(CNN) -- A Royal Dutch Shell oil drilling barge remained grounded Tuesday on an island off southern Alaska amid a fierce winter storm that hindered recovery efforts, Coast Guard and Alaskan authorities reported.
The Shell-owned rig Kulluk was being towed to Seattle when it began encountering trouble Sunday, the Coast Guard said. One tug needed help after its engines failed; a replacement had to cut the rig loose Monday night during a storm that whipped up 24-foot waves in the Gulf of Alaska.
The 266-foot rig ran aground off Sitkalidak Island, about 200 miles south of Anchorage, on Monday night. A joint command was set up to head off any possible environmental damage, but crews had not been able to confirm the Kulluk's condition Tuesday morning, those authorities reported.
The Kulluk had 139,000 gallons (4,400 barrels) of diesel fuel and 12,000 gallons of combined lube oil and hydraulic fluid on board; no leaks had been detected early Tuesday.
Weather conditions were expected to improve through the rest of the week, with seas subsiding from 24 feet Tuesday to 11 feet by Friday, according to the National Weather Service.
Susan Childs, Shell's incident commander, said more than 250 people were working on the response. The rig grounded in an area of Ocean Bay, where water depth is 32 feet to 48 feet, according to a release from the response team.
The Kulluk is part of Shell's controversial effort to drill for oil in the remote Arctic, a project that caused widespread concern among environmentalists and was held up after BP's Deepwater Horizon disaster in the Gulf of Mexico. It finished drilling operations in October, and its 18-person crew was evacuated Saturday.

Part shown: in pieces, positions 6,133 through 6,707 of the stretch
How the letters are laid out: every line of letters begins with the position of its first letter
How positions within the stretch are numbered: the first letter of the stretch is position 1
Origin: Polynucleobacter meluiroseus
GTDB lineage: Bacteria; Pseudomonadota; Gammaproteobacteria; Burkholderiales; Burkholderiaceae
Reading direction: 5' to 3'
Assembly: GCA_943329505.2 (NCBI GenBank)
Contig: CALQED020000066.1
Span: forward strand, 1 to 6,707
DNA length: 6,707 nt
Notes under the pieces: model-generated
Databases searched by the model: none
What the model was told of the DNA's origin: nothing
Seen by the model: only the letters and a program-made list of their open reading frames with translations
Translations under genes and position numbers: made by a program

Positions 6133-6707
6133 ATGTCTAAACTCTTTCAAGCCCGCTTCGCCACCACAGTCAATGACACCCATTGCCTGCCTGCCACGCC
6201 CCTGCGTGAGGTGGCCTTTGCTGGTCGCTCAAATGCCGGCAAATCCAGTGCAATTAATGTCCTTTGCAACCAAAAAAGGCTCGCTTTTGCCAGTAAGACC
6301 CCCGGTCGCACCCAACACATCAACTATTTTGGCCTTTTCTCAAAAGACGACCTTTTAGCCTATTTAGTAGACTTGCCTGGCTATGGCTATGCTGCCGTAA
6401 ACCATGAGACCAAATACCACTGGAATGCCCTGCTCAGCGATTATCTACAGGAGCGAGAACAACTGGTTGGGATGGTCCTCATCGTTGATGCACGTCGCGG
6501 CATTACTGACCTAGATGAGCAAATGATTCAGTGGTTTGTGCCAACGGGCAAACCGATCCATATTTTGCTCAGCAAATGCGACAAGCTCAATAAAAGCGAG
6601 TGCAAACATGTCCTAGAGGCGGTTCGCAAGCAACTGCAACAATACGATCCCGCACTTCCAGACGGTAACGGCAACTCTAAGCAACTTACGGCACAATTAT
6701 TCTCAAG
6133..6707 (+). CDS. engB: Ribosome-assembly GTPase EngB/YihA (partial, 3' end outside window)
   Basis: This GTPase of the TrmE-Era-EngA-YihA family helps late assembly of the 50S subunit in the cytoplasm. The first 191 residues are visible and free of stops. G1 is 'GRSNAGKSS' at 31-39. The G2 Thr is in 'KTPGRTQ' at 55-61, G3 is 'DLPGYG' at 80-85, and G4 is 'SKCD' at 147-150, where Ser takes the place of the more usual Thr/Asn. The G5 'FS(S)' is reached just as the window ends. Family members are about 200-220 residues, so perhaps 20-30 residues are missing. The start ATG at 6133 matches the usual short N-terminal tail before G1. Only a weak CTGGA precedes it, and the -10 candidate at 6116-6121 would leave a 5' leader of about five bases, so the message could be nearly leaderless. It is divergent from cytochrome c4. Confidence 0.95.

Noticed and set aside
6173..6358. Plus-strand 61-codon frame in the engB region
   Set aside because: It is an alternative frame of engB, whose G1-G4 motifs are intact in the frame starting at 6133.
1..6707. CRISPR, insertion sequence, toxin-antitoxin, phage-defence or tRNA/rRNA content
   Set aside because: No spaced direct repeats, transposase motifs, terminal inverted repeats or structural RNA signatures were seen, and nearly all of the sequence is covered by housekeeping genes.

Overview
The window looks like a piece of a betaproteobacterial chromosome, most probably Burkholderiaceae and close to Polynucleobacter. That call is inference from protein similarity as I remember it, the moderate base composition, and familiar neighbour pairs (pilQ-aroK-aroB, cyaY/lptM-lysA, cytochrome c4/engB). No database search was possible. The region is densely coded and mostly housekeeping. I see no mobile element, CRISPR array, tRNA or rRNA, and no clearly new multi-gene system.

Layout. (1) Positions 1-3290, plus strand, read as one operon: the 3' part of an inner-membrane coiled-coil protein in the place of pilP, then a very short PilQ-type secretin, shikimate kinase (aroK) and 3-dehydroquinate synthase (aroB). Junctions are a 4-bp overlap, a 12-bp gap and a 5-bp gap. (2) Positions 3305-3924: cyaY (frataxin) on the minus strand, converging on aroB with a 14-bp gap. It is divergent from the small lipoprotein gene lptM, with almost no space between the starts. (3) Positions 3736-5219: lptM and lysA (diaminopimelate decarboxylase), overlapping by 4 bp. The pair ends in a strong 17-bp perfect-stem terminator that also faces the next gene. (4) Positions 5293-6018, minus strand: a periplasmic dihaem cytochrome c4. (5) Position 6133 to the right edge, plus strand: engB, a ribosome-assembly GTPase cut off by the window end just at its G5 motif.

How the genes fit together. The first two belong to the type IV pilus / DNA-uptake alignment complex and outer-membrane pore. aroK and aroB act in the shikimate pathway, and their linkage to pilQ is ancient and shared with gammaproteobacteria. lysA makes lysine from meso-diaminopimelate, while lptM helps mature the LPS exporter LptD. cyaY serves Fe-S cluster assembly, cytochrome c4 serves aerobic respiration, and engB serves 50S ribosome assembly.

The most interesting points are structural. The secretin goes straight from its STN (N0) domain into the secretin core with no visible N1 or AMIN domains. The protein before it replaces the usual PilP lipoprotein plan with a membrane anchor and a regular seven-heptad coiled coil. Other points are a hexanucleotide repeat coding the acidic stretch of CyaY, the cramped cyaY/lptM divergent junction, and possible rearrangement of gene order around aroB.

The rig was being used to drill in the Beaufort Sea, off Alaska's North Slope. Shell says it's working at far less depth and lower pressures than the BP well that erupted off Louisiana, killing 11 men aboard and unleashing an undersea gusher that took three months to cap.
The U.S. Geological Survey estimates more than 90 billion barrels of oil and nearly 1,700 trillion cubic feet of natural gas may be recoverable by drilling. And the shrinking of the region's sea ice -- which hit record lows in 2012 -- has created new opportunities for energy exploration in the region.
Climate researchers say that a decrease in sea ice is a symptom of a warming climate, caused largely by the combustion of carbon-rich fossil fuels. The science is politically controversial but generally accepted as fact by most scientists.